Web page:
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Setting the Stage for ‘Frozen – Live at the Hyperion’ at Disney California Adventure Park

Shawn Slater

by , Senior Communications Manager, Disney Parks Live Entertainment

As we get closer to the May 27 opening of “Frozen – Live at the Hyperion,” work continues behind the scenes to bring to the stage this all-new musical presentation, unlike any seen before at Disneyland Resort. The team at Walt Disney Imagineering Creative Entertainment partnered with Tony Award-nominated scenic designer Robert Brill (“Guys and Dolls,” “Cabaret”) to produce set pieces that will help bring the story of “Frozen” to life in a unique way.

From the moment you enter the theater, you’ll be immersed in the world of “Frozen” and led on an emotional journey with Anna and Elsa. Just as doors kept the sisters separated from one another and the outside world in the animated film, doors play a significant thematic role in our telling of “Frozen – Live at the Hyperion,” and as the story plays out, the use of large mobile set elements and state-of-the-art projection technology provides a cinematic quality to the action on stage.

In this video, Technical Director Mitch Atkins gives us another glimpse at some of the thrilling work in progress.

When the set pieces are combined with lighting and sound design, special effects and the remarkable performances of the cast, the complete production will transport you to the Kingdom of Arendelle for a truly unforgettable hour of theater.

Keep checking Disney Parks Blog. We’ll have more peeks behind the curtain soon, as we continue preparations for the world premiere of “Frozen – Live at the Hyperion” on May 27, 2016!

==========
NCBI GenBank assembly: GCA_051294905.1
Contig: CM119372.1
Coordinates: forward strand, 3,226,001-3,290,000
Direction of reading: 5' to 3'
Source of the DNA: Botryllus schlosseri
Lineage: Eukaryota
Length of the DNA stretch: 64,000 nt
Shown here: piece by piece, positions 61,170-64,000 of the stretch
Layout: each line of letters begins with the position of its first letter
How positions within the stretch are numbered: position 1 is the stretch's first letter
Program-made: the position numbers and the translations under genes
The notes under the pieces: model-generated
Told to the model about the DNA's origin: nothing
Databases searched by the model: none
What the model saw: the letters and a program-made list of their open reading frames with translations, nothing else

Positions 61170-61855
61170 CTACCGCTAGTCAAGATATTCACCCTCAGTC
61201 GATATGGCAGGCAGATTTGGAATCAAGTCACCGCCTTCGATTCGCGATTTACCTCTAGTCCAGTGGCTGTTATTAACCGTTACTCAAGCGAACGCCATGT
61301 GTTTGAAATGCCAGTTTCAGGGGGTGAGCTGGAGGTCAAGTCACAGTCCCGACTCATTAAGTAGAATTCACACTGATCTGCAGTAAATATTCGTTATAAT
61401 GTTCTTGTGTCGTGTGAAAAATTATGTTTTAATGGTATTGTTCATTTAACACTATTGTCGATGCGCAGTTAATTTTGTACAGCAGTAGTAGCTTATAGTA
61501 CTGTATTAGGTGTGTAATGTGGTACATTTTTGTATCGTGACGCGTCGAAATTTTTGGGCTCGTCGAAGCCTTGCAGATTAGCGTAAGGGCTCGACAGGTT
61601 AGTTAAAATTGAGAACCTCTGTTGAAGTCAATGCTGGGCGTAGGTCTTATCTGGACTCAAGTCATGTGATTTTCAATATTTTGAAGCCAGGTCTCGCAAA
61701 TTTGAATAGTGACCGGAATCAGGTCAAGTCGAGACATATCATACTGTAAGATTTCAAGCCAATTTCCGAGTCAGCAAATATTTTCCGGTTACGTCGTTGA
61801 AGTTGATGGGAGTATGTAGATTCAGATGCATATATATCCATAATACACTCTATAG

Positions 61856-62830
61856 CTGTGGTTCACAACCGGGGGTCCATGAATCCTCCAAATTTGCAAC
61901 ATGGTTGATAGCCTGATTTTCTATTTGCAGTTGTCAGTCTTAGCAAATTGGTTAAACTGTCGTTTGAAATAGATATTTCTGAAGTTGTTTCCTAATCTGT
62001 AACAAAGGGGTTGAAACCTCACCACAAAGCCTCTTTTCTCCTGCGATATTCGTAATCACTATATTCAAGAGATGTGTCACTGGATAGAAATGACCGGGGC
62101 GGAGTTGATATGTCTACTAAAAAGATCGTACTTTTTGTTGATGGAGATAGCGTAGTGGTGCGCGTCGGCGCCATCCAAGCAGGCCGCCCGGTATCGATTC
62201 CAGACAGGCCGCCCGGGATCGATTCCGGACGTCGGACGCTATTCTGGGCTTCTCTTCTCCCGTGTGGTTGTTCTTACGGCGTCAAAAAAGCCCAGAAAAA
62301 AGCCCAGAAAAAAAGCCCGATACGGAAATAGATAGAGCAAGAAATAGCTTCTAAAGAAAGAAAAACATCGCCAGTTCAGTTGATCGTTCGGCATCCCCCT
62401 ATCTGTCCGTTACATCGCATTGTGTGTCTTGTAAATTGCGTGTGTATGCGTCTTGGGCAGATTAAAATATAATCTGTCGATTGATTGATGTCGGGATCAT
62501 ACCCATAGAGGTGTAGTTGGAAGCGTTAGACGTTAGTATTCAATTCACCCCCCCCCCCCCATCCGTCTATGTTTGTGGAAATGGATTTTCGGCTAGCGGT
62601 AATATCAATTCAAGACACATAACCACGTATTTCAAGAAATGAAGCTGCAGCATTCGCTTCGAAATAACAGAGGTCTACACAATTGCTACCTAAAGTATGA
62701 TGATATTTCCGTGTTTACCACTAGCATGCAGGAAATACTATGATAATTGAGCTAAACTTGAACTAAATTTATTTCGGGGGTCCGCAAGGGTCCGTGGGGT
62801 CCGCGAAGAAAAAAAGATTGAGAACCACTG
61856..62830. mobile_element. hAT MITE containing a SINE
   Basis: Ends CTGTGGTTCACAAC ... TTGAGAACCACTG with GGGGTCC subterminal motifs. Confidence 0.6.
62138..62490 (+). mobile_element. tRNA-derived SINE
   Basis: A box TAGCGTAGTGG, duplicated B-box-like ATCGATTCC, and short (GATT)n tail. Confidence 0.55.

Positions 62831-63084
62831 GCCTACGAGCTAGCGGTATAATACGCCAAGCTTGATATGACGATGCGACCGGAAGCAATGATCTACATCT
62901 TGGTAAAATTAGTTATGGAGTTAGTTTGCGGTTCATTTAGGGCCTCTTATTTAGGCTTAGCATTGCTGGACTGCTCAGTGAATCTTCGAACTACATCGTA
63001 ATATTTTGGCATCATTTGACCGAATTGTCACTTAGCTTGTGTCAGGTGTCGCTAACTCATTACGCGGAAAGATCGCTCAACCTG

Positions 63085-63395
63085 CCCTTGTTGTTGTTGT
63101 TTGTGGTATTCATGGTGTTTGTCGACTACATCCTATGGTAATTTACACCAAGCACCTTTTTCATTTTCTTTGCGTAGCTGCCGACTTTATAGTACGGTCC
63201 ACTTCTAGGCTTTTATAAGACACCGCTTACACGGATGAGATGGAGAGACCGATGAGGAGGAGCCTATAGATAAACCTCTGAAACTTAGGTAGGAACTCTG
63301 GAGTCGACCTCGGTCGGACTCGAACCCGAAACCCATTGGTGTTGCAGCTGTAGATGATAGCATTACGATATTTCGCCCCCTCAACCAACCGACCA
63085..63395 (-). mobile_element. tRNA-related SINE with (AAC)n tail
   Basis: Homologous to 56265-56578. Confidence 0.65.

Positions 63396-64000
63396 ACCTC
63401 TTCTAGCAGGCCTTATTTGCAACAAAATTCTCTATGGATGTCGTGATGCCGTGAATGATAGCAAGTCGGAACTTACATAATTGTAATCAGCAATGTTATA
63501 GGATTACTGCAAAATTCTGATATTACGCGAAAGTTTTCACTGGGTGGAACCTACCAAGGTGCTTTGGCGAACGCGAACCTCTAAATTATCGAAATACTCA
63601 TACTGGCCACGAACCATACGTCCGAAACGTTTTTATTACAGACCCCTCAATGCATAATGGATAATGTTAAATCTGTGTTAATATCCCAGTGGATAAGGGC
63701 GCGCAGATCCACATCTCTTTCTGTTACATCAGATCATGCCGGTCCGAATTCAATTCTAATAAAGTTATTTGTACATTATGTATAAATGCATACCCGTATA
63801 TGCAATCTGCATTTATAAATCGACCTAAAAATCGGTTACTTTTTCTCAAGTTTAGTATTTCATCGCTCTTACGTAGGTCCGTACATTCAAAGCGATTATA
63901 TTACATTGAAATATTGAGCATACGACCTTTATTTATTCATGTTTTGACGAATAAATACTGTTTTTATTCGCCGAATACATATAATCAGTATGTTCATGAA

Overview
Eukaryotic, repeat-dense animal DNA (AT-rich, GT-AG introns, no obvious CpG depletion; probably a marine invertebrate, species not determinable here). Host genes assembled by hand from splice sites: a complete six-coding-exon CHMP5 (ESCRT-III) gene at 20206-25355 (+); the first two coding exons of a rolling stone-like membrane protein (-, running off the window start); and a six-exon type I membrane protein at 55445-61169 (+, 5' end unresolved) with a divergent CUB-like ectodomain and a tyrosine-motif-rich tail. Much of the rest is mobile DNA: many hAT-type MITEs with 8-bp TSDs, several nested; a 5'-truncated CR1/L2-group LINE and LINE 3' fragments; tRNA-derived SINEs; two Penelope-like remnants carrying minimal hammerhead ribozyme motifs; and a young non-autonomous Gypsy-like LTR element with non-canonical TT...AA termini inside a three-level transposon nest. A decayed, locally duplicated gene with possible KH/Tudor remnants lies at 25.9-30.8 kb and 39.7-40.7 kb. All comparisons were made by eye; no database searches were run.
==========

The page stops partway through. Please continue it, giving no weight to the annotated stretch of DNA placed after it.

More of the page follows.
Comments

  • What are the timings for the Frozen live show? We are visiting the park on 29th May.

  • May 19th, 2016

    Today, I was visiting DCA Hyperion Theatre with my wife, Adealani Malia Wesley, and my 3-year-old daughter, Axs Rayn Wesley.

    Unfortunately, the NEW Frozen show is still in technical rehearsal.

    My wife and I met during the Original Cast Production of Aladdin: A Musical Spectacular in 2002.

    I was privileged to speak with Robert Brill (Set Designer), and Daniel (Olaf). Both were incredibly pleasant. We took pictures with Daniel.

    As parents, the effect that Frozen and Disney has on children is obvious. As cast members, it is sometimes difficult to imagine.

    Gerald (King Papi) was excellent security, and would not allow us backstage to the BBQ to say “Hello”. He’s a pretty big guy, and I’m pretty old:)

    Here’s to an incredibly long and successful run of “Frozen”. My daughter loves Elsa, Anna, Olaf & Warm Hugs!

    Love,
    Miles (“old” Aladdin/Simba), Adealani (“NOT OLD” Magic Carpet), & Axs (Future Princess)

  • Thank you Shawn!
    We return to DL on May 27 to celebrate my son’s 12th birthday. We are hoping to see the show during our visit.

    Will there be any opportunities for reserved or VIP seating (e.g. Dining packages, etc.)?

  • Can’t wait to see this show. I hope that it will be ready when I visit in late October and November this year.

    • Christine – You’re in luck! It opens May 27.

  • What a fun preview! I’m curious what those icicles are in the seats! Please show some costuming next preview!!

    • Michele – We’ll be bringing you a look at the music for the show next, but costume design is on the list, too! Lots of fun, behind-the-scenes stories to tell!

  • Tim– Personally, I really hope that there is no improv in this new show. I got tired of all of the Genie’s improvising. The pop-culture references and general improvising started to take over the show. When I go to a Disney park, I don’t want to hear about pop-culture. And I really got tired of all of the Genie’s long-winded improvised jokes. The show would practically stop just so he could go on a long joke-filled rant, and it started to take away from the story.

  • So cool to get these peeks behind the scenes. I’m really looking forward to seeing this show.

    • 🙂

  • I sincerely hope you give the performers a level of script flexibility a la the Genie in Aladdin. It’s going to be very difficult to top what I regard as the best stage show Disney has ever done.

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